• Yu Chen

Three things I believe to be true..

About building teams, products, and impact


I was recently asked to present our product roadmap at a team kick-off event. Instead of rattling off a list of features that we were planning to build, I pivoted the session towards a vision and goal-setting discussion on how we're going to do it. (After all, the team will have ample time to figure out the what and the when later). I guided that discussion by first talking through some of my principles for building great teams, sustainable products, and making impact.


1) Good ideas can come from anywhere


A high performing team draws from its members' strengths, and creates a culture and process that lets those strengths bubble to the top. From my experience, ideas can spring from many sources. They're rooted in deep understanding of user needs, cultivated during group brainstorms, and sometimes sparked by epiphanies. Those ideas are then honed, tested, and validated before they grow truly successful.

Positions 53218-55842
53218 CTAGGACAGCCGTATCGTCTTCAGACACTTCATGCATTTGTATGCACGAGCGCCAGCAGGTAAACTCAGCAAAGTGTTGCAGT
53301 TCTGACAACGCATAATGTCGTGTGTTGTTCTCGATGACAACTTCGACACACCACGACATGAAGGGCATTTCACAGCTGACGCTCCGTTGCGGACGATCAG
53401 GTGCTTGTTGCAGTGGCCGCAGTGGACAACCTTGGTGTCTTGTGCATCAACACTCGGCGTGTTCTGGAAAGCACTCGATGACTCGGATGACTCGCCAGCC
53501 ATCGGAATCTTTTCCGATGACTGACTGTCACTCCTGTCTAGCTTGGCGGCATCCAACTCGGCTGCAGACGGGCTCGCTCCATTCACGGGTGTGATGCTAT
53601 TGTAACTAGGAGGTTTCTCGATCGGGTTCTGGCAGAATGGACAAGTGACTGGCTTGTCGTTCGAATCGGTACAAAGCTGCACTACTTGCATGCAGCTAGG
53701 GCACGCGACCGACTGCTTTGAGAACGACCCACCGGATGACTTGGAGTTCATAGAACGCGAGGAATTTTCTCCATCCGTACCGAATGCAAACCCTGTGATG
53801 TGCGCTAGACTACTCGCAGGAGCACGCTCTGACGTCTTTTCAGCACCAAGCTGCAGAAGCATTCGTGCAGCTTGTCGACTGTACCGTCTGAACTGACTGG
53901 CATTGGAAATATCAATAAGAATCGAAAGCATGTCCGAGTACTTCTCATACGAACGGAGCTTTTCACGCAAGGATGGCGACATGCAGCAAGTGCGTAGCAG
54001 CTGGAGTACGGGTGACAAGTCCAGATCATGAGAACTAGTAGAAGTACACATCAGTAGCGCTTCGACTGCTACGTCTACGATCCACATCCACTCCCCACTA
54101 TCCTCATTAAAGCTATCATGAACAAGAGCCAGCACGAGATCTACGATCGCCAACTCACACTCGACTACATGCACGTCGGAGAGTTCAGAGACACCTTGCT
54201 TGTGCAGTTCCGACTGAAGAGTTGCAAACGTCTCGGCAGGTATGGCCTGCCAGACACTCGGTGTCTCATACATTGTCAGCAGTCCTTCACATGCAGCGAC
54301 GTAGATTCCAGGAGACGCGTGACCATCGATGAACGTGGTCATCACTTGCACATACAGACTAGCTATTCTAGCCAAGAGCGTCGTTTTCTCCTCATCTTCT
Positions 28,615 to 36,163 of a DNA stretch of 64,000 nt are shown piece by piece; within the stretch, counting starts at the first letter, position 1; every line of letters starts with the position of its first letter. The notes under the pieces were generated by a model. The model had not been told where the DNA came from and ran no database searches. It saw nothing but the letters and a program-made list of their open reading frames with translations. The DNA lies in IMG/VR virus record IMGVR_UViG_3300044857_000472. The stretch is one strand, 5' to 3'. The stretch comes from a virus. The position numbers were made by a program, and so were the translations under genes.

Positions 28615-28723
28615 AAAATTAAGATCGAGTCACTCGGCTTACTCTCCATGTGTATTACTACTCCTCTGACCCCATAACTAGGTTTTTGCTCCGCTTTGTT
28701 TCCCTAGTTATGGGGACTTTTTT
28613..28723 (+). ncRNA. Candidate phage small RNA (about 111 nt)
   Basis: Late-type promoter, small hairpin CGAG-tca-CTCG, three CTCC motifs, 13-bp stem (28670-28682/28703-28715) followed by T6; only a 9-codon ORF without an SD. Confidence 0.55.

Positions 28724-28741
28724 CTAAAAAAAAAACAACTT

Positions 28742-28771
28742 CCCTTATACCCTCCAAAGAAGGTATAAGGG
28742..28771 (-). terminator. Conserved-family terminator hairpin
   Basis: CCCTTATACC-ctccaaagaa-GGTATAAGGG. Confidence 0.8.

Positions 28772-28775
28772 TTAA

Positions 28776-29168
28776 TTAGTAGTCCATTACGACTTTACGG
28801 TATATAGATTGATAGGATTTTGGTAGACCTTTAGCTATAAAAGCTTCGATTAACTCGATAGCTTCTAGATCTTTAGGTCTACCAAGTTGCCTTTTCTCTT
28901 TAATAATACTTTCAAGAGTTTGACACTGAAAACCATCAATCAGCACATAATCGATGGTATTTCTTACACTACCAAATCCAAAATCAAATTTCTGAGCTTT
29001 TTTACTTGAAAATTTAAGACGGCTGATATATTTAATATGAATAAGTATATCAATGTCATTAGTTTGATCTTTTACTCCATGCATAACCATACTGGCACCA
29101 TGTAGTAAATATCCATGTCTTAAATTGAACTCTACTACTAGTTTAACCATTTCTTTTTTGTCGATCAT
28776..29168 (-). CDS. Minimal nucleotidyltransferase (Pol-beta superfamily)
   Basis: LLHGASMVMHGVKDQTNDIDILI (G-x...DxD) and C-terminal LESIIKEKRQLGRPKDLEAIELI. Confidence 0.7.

2) Focus on the user, and the rest will follow


Whenever a revolutionary technology or market segment emerges, a gold-rush of start-ups and investors tries to reap its benefits. How do products differentiate itself and then keep its lead in this environment? They do so through a combination of great timing and stellar execution.


When building products, it's easy to get pulled in 20 different directions. Sometimes conflicting priorities feel almost debilitating. So - I always stress to my team to never lose sight of who our users are and what will make their lives easier or better.


3) The days are long, but the decades are short


I constantly remind myself of this amazing quote by Sam Altman. It's a memorable, succinct way to summarize many prioritization frameworks. On top of that - it helps me step back from the day-to-day, forget the rat race for a brief moment, and think about what really matters.


What kind of impact do you want to make on the world? Large problems take a long time and much concerted effort to solve, so it's worth constantly checking that you're still moving in the right direction.

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